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Re: how to ssh to a linux box from an internet cafe

On Fri, Jul 27, 2007 at 08:34:08AM -0400, Douglas Allan Tutty wrote:
> On Fri, Jul 27, 2007 at 02:02:36AM -0400, Kevin Mark wrote:
> > On Wed, Jul 25, 2007 at 05:14:22PM +0300, Nick Demou wrote:
> > > I'll soon be on vacations without my PC. I believe that internet
> > > access from an internet cafe will be my best option. If things go for
> > > the worse how can I ssh to my debian server?
> > > I suppose that a PC in most internet cafes will be willing to download
> > > and run putty.exe but am I right? If not is there any other option?
> > Just to mention the obvious, most access is through client-server
> > programs like ssh. So, before you leave, you need to install the ssh
> > server on your home machine, then test it with the ssh client program on
> > localhost first and if you have a chance, from a remote host. If not a
> > client-server program, then maybe a web-based control panel, although
> > then you have to install apache and make sure that works remotely then.
> The other issue to consider is the method you use to authenticate from
> the cafe.  Assume that anything you type in (or attach via USB) will
> remain on the cafe's box.  You may want to set up a series of one-time
> passwords for ssh.  I've never ssh'd in from the internet so I haven't
> needed the feature but I think its there.

on the assumption that the cafe box is rooted, add an abstraction
layer. Get a shell account somewhere (google free shells) and activate
it (usually only a few dollars) so you can use the network tools. Then
setup pubkey authentication from that shell account to your box (maybe encrypt the
keys too with a one time pgp key, probably do the encryption on your
local box so that its not done on an account of unknown
security). Then log into the shell account from the cafe box and then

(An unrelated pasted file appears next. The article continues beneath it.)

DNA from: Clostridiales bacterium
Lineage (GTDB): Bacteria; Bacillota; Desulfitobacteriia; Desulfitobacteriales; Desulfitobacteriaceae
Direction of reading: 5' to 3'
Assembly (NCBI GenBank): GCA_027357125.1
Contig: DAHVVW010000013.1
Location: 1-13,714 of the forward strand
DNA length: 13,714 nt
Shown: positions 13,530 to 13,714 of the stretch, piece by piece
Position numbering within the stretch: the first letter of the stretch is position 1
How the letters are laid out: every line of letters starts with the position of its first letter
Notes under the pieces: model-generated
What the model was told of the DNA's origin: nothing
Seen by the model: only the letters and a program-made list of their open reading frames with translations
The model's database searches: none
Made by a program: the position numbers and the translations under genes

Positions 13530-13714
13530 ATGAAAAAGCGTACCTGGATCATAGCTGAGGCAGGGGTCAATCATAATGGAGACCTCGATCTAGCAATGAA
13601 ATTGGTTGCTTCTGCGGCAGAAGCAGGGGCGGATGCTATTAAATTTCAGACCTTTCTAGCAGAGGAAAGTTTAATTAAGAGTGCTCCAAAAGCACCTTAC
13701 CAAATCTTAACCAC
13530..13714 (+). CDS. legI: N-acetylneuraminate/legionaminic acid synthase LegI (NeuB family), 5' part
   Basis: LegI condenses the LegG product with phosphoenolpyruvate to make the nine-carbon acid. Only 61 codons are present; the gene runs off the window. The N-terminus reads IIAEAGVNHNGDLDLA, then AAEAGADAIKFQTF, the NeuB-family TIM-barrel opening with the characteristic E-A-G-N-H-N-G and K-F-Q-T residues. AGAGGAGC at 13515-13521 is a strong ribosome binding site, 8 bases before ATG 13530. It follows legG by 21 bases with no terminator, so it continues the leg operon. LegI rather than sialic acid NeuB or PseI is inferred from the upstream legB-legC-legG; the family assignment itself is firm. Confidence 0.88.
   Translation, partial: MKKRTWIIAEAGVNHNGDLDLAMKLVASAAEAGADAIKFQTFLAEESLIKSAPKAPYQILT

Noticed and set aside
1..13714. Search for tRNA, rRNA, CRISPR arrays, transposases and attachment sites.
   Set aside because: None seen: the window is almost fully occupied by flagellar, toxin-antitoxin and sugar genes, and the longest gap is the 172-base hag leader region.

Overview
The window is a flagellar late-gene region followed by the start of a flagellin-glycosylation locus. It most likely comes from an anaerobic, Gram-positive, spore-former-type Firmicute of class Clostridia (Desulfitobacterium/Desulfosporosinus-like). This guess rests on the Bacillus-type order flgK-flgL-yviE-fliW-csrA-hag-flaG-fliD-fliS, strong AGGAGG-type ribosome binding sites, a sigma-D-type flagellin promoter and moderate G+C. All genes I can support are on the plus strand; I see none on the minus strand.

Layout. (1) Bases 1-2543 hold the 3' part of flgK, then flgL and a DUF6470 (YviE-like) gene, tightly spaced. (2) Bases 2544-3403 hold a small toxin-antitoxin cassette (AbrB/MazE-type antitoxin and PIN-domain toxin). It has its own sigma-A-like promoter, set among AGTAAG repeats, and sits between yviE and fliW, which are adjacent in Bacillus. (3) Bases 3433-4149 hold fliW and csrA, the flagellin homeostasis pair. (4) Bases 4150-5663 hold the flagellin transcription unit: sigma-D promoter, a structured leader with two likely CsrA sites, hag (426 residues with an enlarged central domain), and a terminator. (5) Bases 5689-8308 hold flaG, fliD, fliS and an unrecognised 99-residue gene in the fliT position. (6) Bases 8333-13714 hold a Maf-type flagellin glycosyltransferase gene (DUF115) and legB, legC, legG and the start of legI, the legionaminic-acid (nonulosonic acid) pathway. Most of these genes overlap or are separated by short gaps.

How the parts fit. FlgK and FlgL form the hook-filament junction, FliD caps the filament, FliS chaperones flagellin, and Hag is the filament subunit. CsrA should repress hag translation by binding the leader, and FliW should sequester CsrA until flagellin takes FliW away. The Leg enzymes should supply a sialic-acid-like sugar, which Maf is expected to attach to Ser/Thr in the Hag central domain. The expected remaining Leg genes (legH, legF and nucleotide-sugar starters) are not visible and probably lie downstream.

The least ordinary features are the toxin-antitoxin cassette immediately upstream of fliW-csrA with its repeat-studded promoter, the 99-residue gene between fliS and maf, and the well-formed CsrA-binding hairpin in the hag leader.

from the shell account ssh in to your system. First thing after you
log in, delete the pubkey used to get access. That makes it a one time
transaction. When you're done with the session, delete the keys from
the shell account and then cancel the shell account. Done.  

Any keylogger on the cafe box only gets access to your login to the
shell account. Everything else is safe from that cafe box. Of course,
whatever you type in the cafe box will be snopped, so you'll want to
avoid subsequently using passwords for stuff on your box, if possible,
but the keys won't be accessible to that cafe box. Then when you
delete the ssh keys from the shell account, there is no longer  any
access to your box from that account. The cancellation of the  shell
account is probably not needed, but is the right thing to do since we
assume that account is compromised. 

hmmm... as i review this, it also occurs to me that just putting  a
set of keys on a floppy, or usb key or whatever is fine provided the
first thing you do when you login using that key is delete it from the
.ssh/authorised_keys file. Then you are stuck at the one session. 

You could even create a single-use user for this purpose. Set up the
user with whatever stuff you need in sudo (the sudo password will get
snooped, but that's okay) and put one key in the authorised-keys
file. write a custom .bashrc (or is it .profile? i can never remember)
that will delete the authorised_keys file upon login. That's it. You
get to use it once and its done. I like that one. Anyone care to
comment on it?


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